As a consequence of their system, Morocco clearly had no optimal way to occupy the Tunisia wing-backs: both had time to pick up speed and steam past Akram Roumani and Regragui respectively. Occasionally, Mokhtari went out to the left to try to curtail Trabelsi, but he either arrived too late or left Riadh Bouazizi free to receive the ball and play forward.
Well, what about the one area where Morocco did have a numerical advantage? Surely they were fine there?
Although there was a 3v2 at the back, Zaki’s back line was still getting pulled every which way. In the first place, a high defensive line was probably a bad idea, and both Tunisia strikers were always a step quicker, but the major problem was the positioning of Jaziri, who was a master at playing on the blindside of defenders, and often took advantage when Roumani did step out to confront Trabelsi. Ben Achour would also drift outward into that right half-space, creating an overload.
This in turn would draw out El Karkouri, and expose Naybet, who was clearly past his best physically, to Santos’ pace one-on-one.
This chain reaction led to a chance in the first half, which Chedli volleyed over unmarked at the back post as the entire Morocco defence had been drawn to the right.
For their part, Morocco already were a man light in midfield and so were unable to consistently progress the ball through that zone, but their approach in possession completely lacked imagination. They repeatedly went long, relying on Chamakh to battle in the air and knock it down for Hadji and Mokhtari, but he invariably came up second-best against Radhi Jaidi.
They also struggled to get their own wing-backs into the game. Chedli was very disciplined on Tunisia’s left, moving out to protect Clayton, but Bouazizi was preoccupied in the middle, and Ben Achour was never the most conscientious defensively, so in theory Roumani should have been influential going forward.
However, as touched on before, Jaziri’s movement behind him meant he was hesitant to venture too far. In the 14th minute he did advance, received the ball from El Karkouri on the touchline, was fronted up by Trabelsi, and played inside to Hadji.
However, Jaidi came roaring in, nicked the ball off the forward and laid it off to Bouazizi. Upfront, that chain reaction was happening already, and Santos sprinted past Naybet with ease, received the pass over the top from the captain, but botched his finish completely.
That was the danger, and Roumani heeded the warning thereafter.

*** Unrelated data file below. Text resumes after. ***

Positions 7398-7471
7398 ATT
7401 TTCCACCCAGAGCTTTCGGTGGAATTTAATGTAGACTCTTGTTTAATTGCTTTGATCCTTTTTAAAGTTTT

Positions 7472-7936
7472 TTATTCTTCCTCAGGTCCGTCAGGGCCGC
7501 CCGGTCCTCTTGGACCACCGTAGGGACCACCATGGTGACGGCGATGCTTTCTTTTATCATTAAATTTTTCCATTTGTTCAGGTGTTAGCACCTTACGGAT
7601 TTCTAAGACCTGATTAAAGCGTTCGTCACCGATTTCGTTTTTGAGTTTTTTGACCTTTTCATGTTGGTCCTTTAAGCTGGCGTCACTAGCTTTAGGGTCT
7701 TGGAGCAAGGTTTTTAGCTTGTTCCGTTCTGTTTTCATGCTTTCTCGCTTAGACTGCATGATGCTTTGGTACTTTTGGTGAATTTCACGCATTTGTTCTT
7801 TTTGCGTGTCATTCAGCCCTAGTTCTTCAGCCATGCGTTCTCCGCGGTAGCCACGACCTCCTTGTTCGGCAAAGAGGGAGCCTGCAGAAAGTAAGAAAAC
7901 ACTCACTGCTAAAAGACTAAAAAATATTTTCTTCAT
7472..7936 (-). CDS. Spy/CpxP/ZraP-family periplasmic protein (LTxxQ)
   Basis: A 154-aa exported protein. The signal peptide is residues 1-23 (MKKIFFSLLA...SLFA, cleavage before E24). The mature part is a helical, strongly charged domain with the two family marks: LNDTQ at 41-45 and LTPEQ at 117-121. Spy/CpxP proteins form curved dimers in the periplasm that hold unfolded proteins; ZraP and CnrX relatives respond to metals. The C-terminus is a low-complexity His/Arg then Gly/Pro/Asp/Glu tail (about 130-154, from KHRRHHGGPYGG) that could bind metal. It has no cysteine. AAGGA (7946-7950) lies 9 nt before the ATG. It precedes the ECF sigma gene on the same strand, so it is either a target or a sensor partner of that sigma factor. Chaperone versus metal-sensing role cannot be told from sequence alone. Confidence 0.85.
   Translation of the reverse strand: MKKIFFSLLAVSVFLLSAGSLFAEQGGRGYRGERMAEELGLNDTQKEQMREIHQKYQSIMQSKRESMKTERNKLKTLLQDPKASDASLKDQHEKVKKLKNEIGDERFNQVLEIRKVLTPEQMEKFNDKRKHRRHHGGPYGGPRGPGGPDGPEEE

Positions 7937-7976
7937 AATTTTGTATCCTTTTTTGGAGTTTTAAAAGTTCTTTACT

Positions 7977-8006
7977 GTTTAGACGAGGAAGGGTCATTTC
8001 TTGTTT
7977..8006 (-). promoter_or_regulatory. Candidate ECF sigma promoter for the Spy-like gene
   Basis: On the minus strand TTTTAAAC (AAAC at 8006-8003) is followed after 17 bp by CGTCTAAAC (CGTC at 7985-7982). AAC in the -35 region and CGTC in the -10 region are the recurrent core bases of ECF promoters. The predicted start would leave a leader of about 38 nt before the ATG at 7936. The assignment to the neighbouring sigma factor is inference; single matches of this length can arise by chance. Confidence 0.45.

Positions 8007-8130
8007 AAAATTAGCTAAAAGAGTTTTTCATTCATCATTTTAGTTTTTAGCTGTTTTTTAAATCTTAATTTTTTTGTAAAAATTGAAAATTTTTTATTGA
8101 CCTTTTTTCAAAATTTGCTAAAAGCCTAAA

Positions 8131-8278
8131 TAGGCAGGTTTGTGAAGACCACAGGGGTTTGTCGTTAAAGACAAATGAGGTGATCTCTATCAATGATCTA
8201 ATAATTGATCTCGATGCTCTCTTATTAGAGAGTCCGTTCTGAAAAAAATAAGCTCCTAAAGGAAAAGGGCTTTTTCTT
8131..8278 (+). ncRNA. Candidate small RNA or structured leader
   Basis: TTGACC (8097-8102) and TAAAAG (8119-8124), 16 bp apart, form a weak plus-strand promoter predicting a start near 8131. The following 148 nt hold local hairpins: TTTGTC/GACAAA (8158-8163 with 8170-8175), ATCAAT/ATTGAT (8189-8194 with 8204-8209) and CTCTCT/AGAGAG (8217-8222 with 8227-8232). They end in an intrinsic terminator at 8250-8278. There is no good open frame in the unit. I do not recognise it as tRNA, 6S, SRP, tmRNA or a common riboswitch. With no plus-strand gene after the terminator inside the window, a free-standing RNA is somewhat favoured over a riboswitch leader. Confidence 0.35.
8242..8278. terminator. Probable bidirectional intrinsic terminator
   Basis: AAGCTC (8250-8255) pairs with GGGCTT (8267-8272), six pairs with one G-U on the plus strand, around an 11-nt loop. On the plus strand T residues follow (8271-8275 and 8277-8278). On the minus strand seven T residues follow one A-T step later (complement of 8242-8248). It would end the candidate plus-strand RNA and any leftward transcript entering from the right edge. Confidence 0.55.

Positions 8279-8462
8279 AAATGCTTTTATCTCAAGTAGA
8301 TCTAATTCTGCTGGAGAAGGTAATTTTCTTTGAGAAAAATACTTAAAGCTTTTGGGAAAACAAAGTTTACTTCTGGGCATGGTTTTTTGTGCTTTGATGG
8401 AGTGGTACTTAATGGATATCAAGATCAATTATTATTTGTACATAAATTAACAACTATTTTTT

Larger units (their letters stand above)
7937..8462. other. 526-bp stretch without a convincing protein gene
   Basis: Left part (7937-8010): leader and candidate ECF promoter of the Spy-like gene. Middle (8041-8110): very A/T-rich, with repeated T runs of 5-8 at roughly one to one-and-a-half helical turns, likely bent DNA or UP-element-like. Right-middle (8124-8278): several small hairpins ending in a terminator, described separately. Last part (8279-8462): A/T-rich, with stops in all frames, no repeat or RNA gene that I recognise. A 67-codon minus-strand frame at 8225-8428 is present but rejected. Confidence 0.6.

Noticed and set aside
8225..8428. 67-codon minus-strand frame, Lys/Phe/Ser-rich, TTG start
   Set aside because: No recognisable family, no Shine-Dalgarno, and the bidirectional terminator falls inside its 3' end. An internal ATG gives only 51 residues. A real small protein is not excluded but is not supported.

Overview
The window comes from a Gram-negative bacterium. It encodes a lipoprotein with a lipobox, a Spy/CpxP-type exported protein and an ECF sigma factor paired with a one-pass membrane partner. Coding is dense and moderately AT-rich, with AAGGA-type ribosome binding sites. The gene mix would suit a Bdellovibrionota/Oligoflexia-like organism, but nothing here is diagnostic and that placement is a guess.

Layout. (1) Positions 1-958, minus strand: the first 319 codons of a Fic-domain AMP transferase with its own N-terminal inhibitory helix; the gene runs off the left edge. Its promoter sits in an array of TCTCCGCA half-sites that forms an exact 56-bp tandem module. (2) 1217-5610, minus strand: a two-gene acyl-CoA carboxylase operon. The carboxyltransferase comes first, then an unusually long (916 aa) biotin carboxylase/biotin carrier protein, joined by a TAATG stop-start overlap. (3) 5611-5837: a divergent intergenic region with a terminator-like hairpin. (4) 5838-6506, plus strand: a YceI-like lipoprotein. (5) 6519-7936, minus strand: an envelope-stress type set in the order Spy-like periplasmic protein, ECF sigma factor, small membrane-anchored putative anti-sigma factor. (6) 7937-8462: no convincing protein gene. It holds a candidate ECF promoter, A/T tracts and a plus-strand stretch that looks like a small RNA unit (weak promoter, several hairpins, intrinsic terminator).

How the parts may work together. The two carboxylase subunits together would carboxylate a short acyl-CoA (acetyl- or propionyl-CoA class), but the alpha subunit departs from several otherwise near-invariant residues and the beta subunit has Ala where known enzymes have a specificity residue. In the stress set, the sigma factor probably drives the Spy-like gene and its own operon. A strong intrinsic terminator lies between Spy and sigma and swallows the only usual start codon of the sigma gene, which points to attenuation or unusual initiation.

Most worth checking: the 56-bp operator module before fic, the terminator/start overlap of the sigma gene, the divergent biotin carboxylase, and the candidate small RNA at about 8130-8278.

Morocco did find an equalizer, however, but it followed an unlikely chain of events, and so was unsustainable by nature.
It started with a Tunisia free-kick on the right, which Clayton went over to take. However, his flighted ball was plucked out of the air by Fouhami, who threw out quickly. Now, Tunisia’s left-back was way out of position, and so Mehdi Nafti went out to that flank to cover him. The ball was worked out to Morocco’s right, Regragui passed toward Hadji, who had Haggui breathing down his neck. However, the stand-in centre-back was too tight, and could only deflect the ball into the path of Abdelkarim Kissi.
The midfielder completed the one-two (albeit with an inadvertent “one”) with Hadji, who had spun in behind. Hadji then chipped the ball back toward the penalty spot, where Mokhtari, lurking unmarked, scored with a diving header. He was unmarked because (a) Nafti had gone to cover Clayton on the left, and (b) Bouazizi had seen Haggui struggling against Hadji, and had gone over to help.
It was a sequence of events that never repeated itself in the game.
Tunisia would eventually get the winner early in the second half, and its similarity to the first was quite uncanny. This time though, Clayton picked up the ball from inside his half, drove forward and played a one-two with Santos who had come short.
By this point, the wing-back’s acceleration had taken him past two Morocco players and brought him to the edge of the penalty area. He let fly, low this time instead of high, and Fouhami, excellent all tournament, tamely palmed the ball into the centre of the box for Jaziri, as always arriving on the defender’s blind side, to tap home.
The Atlas Lions never threatened to get back in the game. Zaki’s changes had negligible impact (Jaouad Zairi, for instance, kept miscontrolling the ball on the right), and Morocco wasted a succession of corner kicks. Even reverting to a back four for the final 15’ did little.
Lemerre took off Jaziri for hard-working left-winger Imad Mhadhebi, Ben Achour off for Kaies Ghodhbane to play on the right, moved Chedli infield and went to a 4-5-1 to see the game out.
History for Tunisia, and an important bit of validation for Lemerre. He would lead Tunisia until 2008, when he was sacked after a quarter-final exit at that year’s AFCON. His next job? Morocco.
Although it was a disappointing performance in the showpiece, Morocco had surprised even themselves in progressing as far as they did, and Zaki would stay on till 2005, when he was replaced after failing to qualify for the 2006 World Cup.
Incidentally, it would be Tunisia who pipped them to the post yet again, winning their qualifying group by a single point courtesy of a come-from-behind 2-2 draw on the final day. The scorers? Clayton and Chedli (from a Trabelsi pass after the right-back had dribbled infield unchecked). Lessons, unfortunately, had not been learnt.